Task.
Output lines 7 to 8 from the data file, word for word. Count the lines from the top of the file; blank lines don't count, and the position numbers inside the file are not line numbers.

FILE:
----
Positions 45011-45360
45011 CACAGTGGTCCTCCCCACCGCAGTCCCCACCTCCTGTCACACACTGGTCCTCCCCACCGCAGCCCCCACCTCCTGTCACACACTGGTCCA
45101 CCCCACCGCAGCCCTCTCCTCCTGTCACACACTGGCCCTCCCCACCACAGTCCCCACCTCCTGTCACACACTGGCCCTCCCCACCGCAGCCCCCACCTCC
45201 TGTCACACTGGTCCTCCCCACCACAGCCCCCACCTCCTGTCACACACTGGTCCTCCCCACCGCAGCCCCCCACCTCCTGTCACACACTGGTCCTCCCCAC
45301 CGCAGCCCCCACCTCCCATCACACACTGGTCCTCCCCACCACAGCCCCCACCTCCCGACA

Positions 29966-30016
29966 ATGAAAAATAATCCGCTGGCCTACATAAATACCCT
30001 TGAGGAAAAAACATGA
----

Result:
29966 ATGAAAAATAATCCGCTGGCCTACATAAATACCCT
30001 TGAGGAAAAAACATGA